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ThinkGeek.com to close, replaced as a section of GameStop – TechCrunch

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Sad news for anyone who loves geeky goods and top-notch April Fools’ jokes: ThinkGeek.com, the 20-year-old online retailer known for selling more geek-centric gadgets and peripherals than you could fit in a TARDIS, is going away.

According to an FAQ sitting at the top of its site, ThinkGeek isn’t “shutting down,” it just won’t continue on as the site we’ve come to know, instead living on as a shadow of its former self as a section in GameStop (which acquired ThinkGeek in 2015 for a reported $140 million.)

Says the FAQ:

On July 2nd, 2019, ThinkGeek.com will be moving in with our parent company GameStop. After this move, you will be able to shop a curated selection of unique items historically found on ThinkGeek.com via a ThinkGeek section at GameStop

The word “curated” is pretty key, there, because there’s just no way a couple of shelves in GameStop will be able to cover the array of fandoms that ThinkGeek.com covered. From Marvel, to Star Wars, to Potter, to Tolkien, it covered a whole lot of (fan)bases in one swoop.

ThinkGeek.com is — or, I guess, was — one of those shops that was fun to explore; anytime I found myself there, I’d inevitably lose track of time clicking around from category to category, often throwing down a credit card for some Star Wars shirt or Aperture Science pint glass I probably didn’t need. Hopefully that sense of “Oooh, look at that! And that! And that!” will live on in whatever section springs up on GameStop’s site.

The company also says that the 40 standalone ThinkGeek retail stores dotting the U.S. will stay open.

This news comes after a few back-to-back 75%-off sales of all clearance goods, and now it looks like they’ve marked things down 50% site-wide to clear the warehouses.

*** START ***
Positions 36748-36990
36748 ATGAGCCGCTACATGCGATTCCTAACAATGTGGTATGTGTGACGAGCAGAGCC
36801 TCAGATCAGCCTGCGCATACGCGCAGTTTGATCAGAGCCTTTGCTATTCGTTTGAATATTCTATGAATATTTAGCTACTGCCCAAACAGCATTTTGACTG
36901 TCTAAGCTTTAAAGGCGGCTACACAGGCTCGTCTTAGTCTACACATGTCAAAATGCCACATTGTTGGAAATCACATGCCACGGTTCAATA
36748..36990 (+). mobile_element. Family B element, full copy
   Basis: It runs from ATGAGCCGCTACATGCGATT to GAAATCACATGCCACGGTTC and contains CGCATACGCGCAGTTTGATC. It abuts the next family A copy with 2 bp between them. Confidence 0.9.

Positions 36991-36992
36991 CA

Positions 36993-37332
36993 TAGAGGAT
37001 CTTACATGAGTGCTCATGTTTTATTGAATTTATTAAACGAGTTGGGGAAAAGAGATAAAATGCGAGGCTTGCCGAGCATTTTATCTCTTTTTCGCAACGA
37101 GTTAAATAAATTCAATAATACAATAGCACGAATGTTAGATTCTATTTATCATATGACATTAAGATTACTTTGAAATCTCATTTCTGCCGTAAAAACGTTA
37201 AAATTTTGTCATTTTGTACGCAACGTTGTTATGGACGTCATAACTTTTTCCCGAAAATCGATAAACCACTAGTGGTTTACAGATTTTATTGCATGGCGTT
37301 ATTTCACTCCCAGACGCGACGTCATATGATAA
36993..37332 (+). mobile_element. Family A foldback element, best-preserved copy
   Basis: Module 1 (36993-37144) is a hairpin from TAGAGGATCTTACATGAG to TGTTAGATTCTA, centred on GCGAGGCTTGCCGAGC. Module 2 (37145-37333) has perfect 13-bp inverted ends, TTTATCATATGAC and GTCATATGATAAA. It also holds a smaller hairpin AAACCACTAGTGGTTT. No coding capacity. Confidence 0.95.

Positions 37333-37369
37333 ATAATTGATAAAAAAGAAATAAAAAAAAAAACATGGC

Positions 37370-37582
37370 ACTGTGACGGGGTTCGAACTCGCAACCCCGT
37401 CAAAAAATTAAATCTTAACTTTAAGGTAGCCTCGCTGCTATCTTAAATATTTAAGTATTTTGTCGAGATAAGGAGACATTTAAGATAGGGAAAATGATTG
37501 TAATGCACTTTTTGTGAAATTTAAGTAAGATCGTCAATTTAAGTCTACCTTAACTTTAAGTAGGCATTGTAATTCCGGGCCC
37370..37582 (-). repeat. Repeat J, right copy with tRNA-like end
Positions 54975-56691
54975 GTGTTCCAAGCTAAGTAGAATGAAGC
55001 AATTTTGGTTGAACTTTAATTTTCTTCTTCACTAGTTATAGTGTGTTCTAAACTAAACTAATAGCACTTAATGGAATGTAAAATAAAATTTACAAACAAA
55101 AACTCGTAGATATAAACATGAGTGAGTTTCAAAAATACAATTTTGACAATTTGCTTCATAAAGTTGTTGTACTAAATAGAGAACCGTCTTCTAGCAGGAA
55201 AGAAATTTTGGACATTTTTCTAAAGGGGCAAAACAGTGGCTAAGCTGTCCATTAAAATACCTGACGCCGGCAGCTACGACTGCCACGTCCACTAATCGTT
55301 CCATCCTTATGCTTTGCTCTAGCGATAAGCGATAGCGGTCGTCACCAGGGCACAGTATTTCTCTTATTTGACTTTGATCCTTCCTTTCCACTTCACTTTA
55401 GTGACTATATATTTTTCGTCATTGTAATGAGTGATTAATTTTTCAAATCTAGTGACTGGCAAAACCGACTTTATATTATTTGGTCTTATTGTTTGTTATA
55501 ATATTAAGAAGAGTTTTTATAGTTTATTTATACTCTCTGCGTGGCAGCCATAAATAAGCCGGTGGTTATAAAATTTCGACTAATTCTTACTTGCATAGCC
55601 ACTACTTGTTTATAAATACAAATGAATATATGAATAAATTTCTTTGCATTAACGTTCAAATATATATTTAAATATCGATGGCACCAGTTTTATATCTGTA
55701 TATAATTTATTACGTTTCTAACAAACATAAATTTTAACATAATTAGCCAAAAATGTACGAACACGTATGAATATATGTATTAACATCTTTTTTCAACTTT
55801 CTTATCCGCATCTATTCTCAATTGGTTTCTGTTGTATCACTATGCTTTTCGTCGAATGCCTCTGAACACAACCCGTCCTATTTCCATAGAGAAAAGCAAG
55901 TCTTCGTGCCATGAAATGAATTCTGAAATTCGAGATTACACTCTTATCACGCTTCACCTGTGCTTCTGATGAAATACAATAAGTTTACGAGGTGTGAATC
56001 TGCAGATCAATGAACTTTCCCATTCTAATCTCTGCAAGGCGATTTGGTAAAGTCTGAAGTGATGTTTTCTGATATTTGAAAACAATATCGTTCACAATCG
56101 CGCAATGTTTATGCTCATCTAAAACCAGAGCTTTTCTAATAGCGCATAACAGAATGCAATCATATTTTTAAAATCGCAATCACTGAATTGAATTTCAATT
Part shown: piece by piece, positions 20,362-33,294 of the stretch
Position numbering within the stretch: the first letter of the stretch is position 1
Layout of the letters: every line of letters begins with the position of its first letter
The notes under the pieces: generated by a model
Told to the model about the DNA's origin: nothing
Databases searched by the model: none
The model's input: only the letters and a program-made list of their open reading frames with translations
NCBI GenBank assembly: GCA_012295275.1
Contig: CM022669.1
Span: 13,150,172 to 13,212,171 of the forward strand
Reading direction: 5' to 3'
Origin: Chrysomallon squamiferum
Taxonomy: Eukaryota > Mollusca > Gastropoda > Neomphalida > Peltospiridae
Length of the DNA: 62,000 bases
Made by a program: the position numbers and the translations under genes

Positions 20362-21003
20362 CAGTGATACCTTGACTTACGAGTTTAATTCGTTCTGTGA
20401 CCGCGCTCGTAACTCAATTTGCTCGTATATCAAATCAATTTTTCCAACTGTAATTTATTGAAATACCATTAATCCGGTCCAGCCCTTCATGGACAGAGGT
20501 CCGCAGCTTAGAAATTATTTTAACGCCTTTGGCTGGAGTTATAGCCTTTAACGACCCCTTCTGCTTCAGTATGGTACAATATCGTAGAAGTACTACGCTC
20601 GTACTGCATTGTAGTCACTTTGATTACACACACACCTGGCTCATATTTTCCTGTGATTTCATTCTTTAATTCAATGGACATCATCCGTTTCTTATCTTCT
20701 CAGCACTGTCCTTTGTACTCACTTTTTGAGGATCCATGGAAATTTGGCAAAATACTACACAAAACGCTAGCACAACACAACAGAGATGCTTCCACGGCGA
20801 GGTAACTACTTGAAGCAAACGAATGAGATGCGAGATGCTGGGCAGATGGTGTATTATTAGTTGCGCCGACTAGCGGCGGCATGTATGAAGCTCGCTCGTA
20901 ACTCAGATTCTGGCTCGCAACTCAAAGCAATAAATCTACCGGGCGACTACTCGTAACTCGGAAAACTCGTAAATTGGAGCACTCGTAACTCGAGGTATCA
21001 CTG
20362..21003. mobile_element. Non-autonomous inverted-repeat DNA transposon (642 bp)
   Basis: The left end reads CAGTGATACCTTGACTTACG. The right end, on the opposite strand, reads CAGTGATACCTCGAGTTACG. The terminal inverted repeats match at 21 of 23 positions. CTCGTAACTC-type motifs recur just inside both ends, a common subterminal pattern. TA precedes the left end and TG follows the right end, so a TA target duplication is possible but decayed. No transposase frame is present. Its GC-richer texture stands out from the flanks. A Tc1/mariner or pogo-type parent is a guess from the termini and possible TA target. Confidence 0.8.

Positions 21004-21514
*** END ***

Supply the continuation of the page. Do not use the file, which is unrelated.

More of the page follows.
Perhaps most of all, we’ll miss ThinkGeek’s April Fools’ day gags. On a day in which many companies find themselves trying a bit too hard to make us laugh, ThinkGeek just always seemed to get it right. They’d sprinkle their site with fake product listings for people to stumble upon. Things like…

The Fortnite R/C Battle Bus:

Or the Admiral Ackbar Singing Bass:

Or the absolutely brilliant Tauntaun sleeping bag (a gag that proved so popular that they ended up making and selling them for a while):

Alas.

ThinkGeek says it’ll still take return requests for orders made before June 13th, and that any ThinkGeek gift cards you’ve got sitting around will be honored at GameStop’s online and real-world locations.

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Hard-coded key vulnerability in Logix PLCs has severity score of 10 out of 10

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Rockwell Automation

Hardware that is widely used to control equipment in factories and other industrial settings can be remotely commandeered by exploiting a newly disclosed vulnerability that has a severity score of 10 out of 10.

The vulnerability is found in programmable logic controllers from Rockwell Automation that are marketed under the Logix brand. These devices, which range from the size of a small toaster to a large bread box or even bigger, help control equipment and processes on assembly lines and in other manufacturing environments. Engineers program the PLCs using Rockwell software called Studio 5000 Logix Designer.

On Thursday, the US Cybersecurity & Infrastructure Security Administration warned of a critical vulnerability that could allow hackers to remotely connect to Logix controllers and from there alter their configuration or application code. The vulnerability requires a low skill level to be exploited, CISA said.

The vulnerability, which is tracked as CVE-2021-22681, is the result of the Studio 5000 Logix Designer software making it possible for hackers to extract a secret encryption key. This key is hard-coded into both Logix controllers and engineering stations and verifies communication between the two devices. A hacker who obtained the key could then mimic an engineering workstation and manipulate PLC code or configurations that directly impact a manufacturing process.